3. I should clarify that by severe mental illness, I mean obsessive compulsive disorder. I always try to avoid talking about it online as it is an ocd free environment. And yet, I end up talking about it.

  4. SilverRain, thanks for your thoughts. I would add that equality for God comes in the eternal scheme of things. We are all able to receive all the blessings God has for us. And interestingly enough, the only way we can reach that full potential is bound as a man and woman in eternal marriage. So I think another thing the Lord wants us to learn is that we aren't supposed to be self-sufficient entities as men and women. We are supposed to need each other, to have different roles and responsibilities so that we come together as one in a spirit of service and faith (in our families and in the Church), not so that we can be separately and independently equal.

  5. Are you sure that people's motivations are as simple as coveting their husband's callings? I don't know anyone who really *wants* to go to PEC :)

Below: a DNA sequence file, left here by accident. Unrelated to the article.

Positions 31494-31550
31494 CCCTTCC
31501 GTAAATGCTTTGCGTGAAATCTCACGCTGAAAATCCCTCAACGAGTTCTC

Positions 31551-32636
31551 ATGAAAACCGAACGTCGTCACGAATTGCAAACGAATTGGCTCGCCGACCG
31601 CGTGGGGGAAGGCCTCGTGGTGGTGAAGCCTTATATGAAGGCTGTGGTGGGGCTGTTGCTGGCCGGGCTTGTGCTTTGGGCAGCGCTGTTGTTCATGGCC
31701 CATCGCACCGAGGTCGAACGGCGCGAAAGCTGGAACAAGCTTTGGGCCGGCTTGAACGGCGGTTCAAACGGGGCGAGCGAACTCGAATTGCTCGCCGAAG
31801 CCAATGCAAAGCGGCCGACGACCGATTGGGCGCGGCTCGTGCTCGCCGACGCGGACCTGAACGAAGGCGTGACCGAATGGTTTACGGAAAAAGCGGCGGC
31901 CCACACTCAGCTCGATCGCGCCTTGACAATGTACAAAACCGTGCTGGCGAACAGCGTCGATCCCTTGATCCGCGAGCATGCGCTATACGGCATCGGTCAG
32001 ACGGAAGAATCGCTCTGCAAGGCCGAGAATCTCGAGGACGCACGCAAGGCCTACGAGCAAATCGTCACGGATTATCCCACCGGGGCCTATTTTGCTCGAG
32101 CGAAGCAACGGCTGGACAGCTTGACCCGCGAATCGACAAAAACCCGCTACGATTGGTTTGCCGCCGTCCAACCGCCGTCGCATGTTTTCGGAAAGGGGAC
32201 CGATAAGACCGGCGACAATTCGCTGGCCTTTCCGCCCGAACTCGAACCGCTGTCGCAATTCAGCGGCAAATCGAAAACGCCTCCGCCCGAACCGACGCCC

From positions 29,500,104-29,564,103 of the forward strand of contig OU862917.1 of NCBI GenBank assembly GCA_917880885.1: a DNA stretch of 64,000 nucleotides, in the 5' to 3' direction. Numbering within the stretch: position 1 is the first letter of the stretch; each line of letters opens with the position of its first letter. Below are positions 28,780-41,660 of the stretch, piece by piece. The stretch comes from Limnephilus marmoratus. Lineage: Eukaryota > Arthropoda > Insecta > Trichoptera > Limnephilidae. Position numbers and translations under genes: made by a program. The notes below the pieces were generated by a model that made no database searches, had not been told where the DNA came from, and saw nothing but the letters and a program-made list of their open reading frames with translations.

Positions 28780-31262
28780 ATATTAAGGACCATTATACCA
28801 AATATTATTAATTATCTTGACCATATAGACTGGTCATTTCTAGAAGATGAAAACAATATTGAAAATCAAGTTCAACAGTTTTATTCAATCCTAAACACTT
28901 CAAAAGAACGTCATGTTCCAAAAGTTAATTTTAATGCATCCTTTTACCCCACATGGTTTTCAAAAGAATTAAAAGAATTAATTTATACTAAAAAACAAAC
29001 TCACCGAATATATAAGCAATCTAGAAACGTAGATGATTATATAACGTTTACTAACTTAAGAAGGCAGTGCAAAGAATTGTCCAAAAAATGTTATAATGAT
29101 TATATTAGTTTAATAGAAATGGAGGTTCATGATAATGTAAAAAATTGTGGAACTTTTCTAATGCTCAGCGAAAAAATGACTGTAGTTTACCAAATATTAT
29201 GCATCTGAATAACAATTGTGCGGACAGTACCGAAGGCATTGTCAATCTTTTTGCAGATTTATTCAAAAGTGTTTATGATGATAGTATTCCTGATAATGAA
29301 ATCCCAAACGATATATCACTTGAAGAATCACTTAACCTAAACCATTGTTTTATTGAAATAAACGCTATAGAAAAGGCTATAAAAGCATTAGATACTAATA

6. Kristine,

    I am not sure the motivation is as simple as coveting the specifics of the calling, but I don't think that is what RoAnn was getting at.

    Incidentally, I love meetings like PEC so I would enjoy that. :)

  7. m & m, Thanks for clarifying that my examples in comment #1 were not meant to imply that there were not other motivations beyond "coveting the specifics" for some women who desire to hold the priesthood in the same way that men do right now.

    I also totally agree with your point about some aspects of what we may think of as "equality" coming to us in an eternal timeframe; and that "another thing the Lord wants us to learn is that we aren't supposed to be self-sufficient entities as men and women."

    Some sisters seem to feel that as women in the Church we are somehow "less" than men because we can't perform certain ordinances, or hold certain callings. And even when the yearnings to be ordained to the priesthood are couched in terms of being able to render more service, there usually seems to be a definite desire for more perceived power and/or prestige.

    Do we care more about people receiving needed blessings and ordinances, or being the one who who actually gives the blessing, or performs the ordinance?

    Perhaps the reason I found SilverRain's post so compelling is that she emphasized the importance of humility. She she also stressed the reality of feeling valued as we act righteously, no matter what callings we may hold, or what our situation in mortal life (i.e. married, single, divorced, etc.)may be at any particular time.